(well, if Romney gets elected, which be unlikely at best)Report

              • Avatar North in reply to Kris says:

                If we assume two state solution then, yes agreed, the outlook gets much better though the devil there is in the details. But as the economists in the lifeboat with the bags and bags of tin cans say “Assume a can opener”. If you assume away the difficult part what is left is by default easier.Report

              • Avatar Kimmi in reply to Kris says:

                Don’t assume the impossible.Report

  3. Avatar david says:

    How are mass public housing projects that are successful, succeed at all?

    Thinking of East Asia and such. The extreme is Singapore, but Hong Kong had public housing before, through, and after so-called ‘benign neglect’.Report

    • Avatar BlaiseP in reply to david says:

      We’re really not sure, but we have some pretty good ideas. There’s a concept called Section 8, a cobbled-up mess which really doesn’t help anyone. It’s not even particularly good for the landlords who run Section 8 dwellings. The paperwork filed by the renters and the landlords resembles nothing so much as War and Peace, a vast fiction. Section 8 houses drive down the property values of the houses around them, municipalities hate them.

      In a sense, all mortgages in the USA are subsidised through the mortgage interest deduction. We’re not sure how truly private housing would operate in the real world. Presently, the mortgage interest deduction is a monstrous impediment, a huge distortion in the market for real estate.

      Me, I’d reform the public housing system through a system of rent-to-own. Unless the inhabitant views his dwelling with any sense of ownership, he will not maintain it. I’ve done some analysis of this, well, my son did more of it than I did — but we concluded it would actually be cheaper to have built Cabrini-Green and installed occupants on a rent-to-own basis. When Cabrini-Green was first built, it was a lovely place. And segregated, too. Took a big court case to desegregate Cabrini-Green, which set in motion the horror story which followed.

      But there was more to Cabrini-Green than the high rises. There were row homes, still standing. I know that area pretty well, used to go by it every day when I lived in Old Town. It didn’t have to be that bad.

      I believe the key to “public” housing is to get rid of the “public” part. Get ownership into the equation, somehow. Rent-to-own seems like an effective strategy.Report

  4. Avatar wardsmith says:

    Blaise bemoans the status of the Democracy but there is a fundamental difference in outlook that needs to be addressed and understood. Foxworthy supposedly said the following, it might be mis-attributed but it rings of truth especially concerning not so much Democrats and Republicans but Liberals and Conservatives, although the distinction is disappearing:
    If you ever wondered which side of the fence you sit on, this is a great test!

    If a Republican doesn’t like guns, he doesn’t buy one.
    If a Democrat doesn’t like guns, he wants all guns outlawed.

    If a Republican is a vegetarian, he doesn’t eat meat.
    If a Democrat is a vegetarian, he wants all meat products banned for everyone.

    If a Republican is homosexual, he quietly leads his life.
    If a Democrat is homosexual, he demands legislated respect.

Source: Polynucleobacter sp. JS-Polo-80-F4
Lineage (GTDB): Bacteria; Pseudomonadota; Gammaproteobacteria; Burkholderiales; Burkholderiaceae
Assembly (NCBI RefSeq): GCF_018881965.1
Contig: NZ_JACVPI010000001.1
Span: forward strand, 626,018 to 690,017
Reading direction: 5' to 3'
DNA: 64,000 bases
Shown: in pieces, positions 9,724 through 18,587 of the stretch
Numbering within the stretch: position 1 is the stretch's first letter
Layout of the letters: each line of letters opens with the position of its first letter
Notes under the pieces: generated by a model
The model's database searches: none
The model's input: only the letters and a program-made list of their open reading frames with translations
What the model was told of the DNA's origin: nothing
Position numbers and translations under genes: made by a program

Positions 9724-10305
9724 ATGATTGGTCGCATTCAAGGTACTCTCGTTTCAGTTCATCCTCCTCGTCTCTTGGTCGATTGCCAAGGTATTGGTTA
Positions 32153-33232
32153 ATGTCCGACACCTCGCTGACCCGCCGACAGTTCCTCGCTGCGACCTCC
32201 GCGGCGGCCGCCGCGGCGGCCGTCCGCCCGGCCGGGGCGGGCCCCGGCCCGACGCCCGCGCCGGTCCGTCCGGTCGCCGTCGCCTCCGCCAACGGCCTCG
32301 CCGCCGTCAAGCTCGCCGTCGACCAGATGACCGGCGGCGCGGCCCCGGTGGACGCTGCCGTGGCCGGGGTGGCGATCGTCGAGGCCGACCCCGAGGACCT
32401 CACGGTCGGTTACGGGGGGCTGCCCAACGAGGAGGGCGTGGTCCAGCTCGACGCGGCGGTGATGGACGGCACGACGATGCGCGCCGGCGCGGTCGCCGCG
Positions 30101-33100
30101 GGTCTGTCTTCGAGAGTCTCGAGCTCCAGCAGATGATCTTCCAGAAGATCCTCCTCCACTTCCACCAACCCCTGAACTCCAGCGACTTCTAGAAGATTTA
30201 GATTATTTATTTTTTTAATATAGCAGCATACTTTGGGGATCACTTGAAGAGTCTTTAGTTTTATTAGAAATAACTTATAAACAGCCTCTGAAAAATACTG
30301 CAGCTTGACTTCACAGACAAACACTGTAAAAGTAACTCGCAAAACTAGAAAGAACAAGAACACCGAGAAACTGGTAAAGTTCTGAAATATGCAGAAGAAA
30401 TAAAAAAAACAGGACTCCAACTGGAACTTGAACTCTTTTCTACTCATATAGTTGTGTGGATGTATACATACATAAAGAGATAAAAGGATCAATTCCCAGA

If a Republican is down-and-out, he thinks about how to better his situation.
    A Democrat wonders who is going to take care of him.

    If a Republican doesn’t like a talk show host, he switches channels. Democrats demand that those they don’t like be shut down.

    If a Republican is a non-believer, he doesn’t go to church.
    A Democrat non-believer wants any mention of God and religion silenced.

    If a Republican decides he needs health care, he goes about shopping for it, or may choose a job that provides it.
    A Democrat demands that the rest of us pay for his.

    If a Republican reads this, he’ll forward it so his friends can have a good laugh.
    A Democrat will delete it because he’s “offended”.
    Report

    • Avatar Burt Likko in reply to wardsmith says:

      Then, contrary to available evidence, I must be a Democrat because I don’t think this accurately describes either party’s positions on this spectrum of issues particularly accurately.Report

    • Avatar ktward in reply to wardsmith says:

      Blaise bemoans the status of the Democracy but there is a fundamental difference in outlook that needs to be addressed and understood.

      I totally agree. But the silly e-tripe you posted doesn’t remotely speak to said difference. (Maybe it was a joke that went over my head?)Report

      • Avatar Wardsmith in reply to ktward says:

        And yet it does kt. You don’t like the shoe pinching. This “e-tripe” has it legs precisely because of its truths not falsehoods. This IS how the other side perceives the Left and it is the Left’s own damn fault. I could post 100 more just like it and you’d claim – “bbbbut I’m not like THEM”. And yet you are, more than you realize. The rest is just tribalism.
        I liked where I thought Blaise was going when he brought up the abject failure of “the projects”. The creme de la creme of liberal thought. He glosses over the failure by dropping the subject with no denouement. What have liberals learned from failed social engineering? Kimmie and I had this conversation before but she is no equal to Blaise.Report

        • Avatar greginak in reply to Wardsmith says:

          ward this what you see because it is what you want to see. It has legs because it is easy to remember and plays all on stereotypes. It makes you feel good and mocks those bad , bad people. Most of those claims are so silly its hard to believe people buy into them. Tribalism indeed. This forum can be much more productive that this stuff.Report